|Kugiri-uchi (Doing the pilgrimage in segments)||by Hiroshi Kushima|
(translated by David C. Moreton)
Breaking up your pilgrimage to the 88-temples along the Shikoku pilgrimage route into segments is called kugiri-uchi compared with doing the entire route at one time which is called tooshi-uchi.
During the times, when public transportation was not available it was not realistic to do kugiri-uchi, however, today, it is possible to get to Shikoku within one day from any part of Japan. Thus it is now possible for anyone to be able to become a walking pilgrim by participating in this method.
It is clearly very difficult for people who have jobs and families to leave them for several weeks and become a Shikoku pilgrim; however, if one can do a part of the route over several one-week holidays, there will be no difference as going overseas on numerous occasions.
Some have the opinion that "a true pilgrim is one who walks the entire route at one time." However, after walking for about one week and then deciding whether to continue walking allows anyone to try the experience of being a Shikoku pilgrim and thus, this method is generally accepted.
Actually, I have not been able to participate on tooshi-uchi because I am employed full-time. By using holidays in May and during the summer, I took around seven days off and completed the pilgrimage over three years and six occasions. Even the "kugiri-uchi" method allows one to fully experience being a Shikoku pilgrim. However, I am looking forward to being able to someday complete the pilgrimage the other way.
For the first segment one can go from Temples 1 to 19, and for the second segment from Temples 19-23. It is a rule that one commences the route from the place when one finished so in this way, one will worship at one temple twice. At the end of one trip one gives thanks for the many things that have happened during the journey and at the start of a new trip, one expresses onefs determination and prays for a safe journey. The stamp book will be stamped twice, however, on the second time, receive the kasanein (duplicate stamping: refer to nôkyô).
By participating in the kugiri-uchi method, one should choose temples that are conveniently located to public transportation because one must return home from that place during the one trip and begin from that spot when one returns. When a JR station is not nearby, it might take up to half a day to reach the temple you stop the pilgrimage at. Most people who participate in the kugiri-uchi method do not have much time so much consideration needs to be taken in this matter.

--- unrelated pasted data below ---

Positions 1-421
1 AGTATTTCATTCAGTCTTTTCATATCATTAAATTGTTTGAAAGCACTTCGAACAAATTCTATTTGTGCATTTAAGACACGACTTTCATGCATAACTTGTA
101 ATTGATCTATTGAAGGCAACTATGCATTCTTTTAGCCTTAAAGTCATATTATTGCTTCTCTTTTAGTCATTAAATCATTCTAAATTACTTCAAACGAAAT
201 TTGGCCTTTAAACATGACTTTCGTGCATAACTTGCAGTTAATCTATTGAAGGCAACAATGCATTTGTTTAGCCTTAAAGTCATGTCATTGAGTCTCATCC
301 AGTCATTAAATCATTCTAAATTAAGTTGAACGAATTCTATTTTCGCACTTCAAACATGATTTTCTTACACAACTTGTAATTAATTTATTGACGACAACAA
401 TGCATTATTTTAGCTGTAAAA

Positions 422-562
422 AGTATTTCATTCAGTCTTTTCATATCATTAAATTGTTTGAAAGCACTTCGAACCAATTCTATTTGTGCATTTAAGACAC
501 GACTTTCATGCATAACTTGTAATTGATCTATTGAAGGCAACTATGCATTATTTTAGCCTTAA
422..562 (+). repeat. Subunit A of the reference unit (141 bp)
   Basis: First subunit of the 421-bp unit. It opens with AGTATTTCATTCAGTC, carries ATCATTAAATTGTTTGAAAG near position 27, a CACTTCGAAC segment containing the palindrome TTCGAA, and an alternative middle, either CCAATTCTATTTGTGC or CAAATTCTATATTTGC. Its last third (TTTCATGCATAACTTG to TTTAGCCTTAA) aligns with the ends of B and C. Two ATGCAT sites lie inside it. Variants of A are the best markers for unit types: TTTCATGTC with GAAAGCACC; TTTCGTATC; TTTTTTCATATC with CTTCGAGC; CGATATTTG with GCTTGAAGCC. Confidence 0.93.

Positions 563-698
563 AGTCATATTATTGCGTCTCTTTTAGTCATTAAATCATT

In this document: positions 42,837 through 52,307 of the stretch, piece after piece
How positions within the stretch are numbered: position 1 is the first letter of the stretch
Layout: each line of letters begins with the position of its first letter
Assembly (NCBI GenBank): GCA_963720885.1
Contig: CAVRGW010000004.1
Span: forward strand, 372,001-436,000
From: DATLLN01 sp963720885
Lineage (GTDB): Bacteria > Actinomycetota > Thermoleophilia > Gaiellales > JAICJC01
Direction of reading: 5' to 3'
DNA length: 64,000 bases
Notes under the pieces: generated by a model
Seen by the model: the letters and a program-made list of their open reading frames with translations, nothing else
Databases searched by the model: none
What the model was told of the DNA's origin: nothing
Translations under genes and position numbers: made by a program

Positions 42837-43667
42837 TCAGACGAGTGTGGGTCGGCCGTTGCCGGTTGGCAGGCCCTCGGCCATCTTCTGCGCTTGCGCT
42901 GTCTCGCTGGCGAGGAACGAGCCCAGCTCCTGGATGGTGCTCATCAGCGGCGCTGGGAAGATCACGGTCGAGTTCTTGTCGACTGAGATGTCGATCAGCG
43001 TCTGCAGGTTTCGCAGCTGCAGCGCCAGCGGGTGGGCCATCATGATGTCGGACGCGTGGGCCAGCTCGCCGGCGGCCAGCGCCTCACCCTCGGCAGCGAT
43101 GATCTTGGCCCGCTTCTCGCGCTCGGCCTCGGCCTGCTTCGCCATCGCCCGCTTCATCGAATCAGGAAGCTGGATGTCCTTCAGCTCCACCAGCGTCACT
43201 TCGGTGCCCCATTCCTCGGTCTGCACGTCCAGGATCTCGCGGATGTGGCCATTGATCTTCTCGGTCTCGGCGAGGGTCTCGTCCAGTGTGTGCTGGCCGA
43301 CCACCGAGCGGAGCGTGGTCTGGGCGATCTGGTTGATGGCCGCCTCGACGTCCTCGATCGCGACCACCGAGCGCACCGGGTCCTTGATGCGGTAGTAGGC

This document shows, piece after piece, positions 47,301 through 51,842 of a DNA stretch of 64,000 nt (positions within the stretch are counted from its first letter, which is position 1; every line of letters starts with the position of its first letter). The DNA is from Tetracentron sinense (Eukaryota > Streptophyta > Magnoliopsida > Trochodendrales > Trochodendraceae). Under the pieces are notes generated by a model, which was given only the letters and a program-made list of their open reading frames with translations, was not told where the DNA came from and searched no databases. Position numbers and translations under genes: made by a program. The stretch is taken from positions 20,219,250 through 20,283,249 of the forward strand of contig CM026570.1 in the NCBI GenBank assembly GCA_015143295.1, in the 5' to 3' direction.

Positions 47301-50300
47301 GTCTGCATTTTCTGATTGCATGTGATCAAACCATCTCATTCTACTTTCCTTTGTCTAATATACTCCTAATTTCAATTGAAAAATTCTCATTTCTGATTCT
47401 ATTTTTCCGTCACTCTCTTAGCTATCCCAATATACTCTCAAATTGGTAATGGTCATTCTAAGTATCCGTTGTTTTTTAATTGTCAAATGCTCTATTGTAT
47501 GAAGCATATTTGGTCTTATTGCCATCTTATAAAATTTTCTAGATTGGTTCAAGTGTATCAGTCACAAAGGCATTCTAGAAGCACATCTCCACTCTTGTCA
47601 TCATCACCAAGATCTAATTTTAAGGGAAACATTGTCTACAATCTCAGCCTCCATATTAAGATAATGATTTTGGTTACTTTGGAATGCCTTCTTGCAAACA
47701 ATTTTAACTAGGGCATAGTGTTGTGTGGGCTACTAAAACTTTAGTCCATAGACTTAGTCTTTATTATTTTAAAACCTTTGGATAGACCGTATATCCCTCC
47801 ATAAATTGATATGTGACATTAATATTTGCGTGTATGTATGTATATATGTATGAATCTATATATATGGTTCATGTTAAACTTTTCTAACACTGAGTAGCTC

If it is not possible to arrange transportation to return home, it might be necessary to make a kugiri (break) point at some point between two temples. In my case, I do not like the kasanein and because I had a problem with time so I worshipped at the temple from a distance and when I returned to the spot where I left off, I continued on my journey to the next temple. When looking at the walking journey I have not skipped any steps, however, when compared to the `true rules` of a pilgrim perhaps I am not following the correct method.
By the way, the word utsu comes from when pilgrims in the past conducted the pilgrimage by nailing wooden fuda (nameslips) on the temple Main Hall or Main Gate and thus, the concept of pilgrimaging has become to be called utsu. Nowadays, only the word remains and "hitting No. 1" is used. As well, using the same path to return and go to a temple is called uchimodoru and doing the pilgrimage in reverse order is called gyakuuchi.
(translated by David C. Moreton)
|Glossary TOP||Copyright (C)1999-2000 Hiroshi Kushima / (C)2004 David C. Moreton|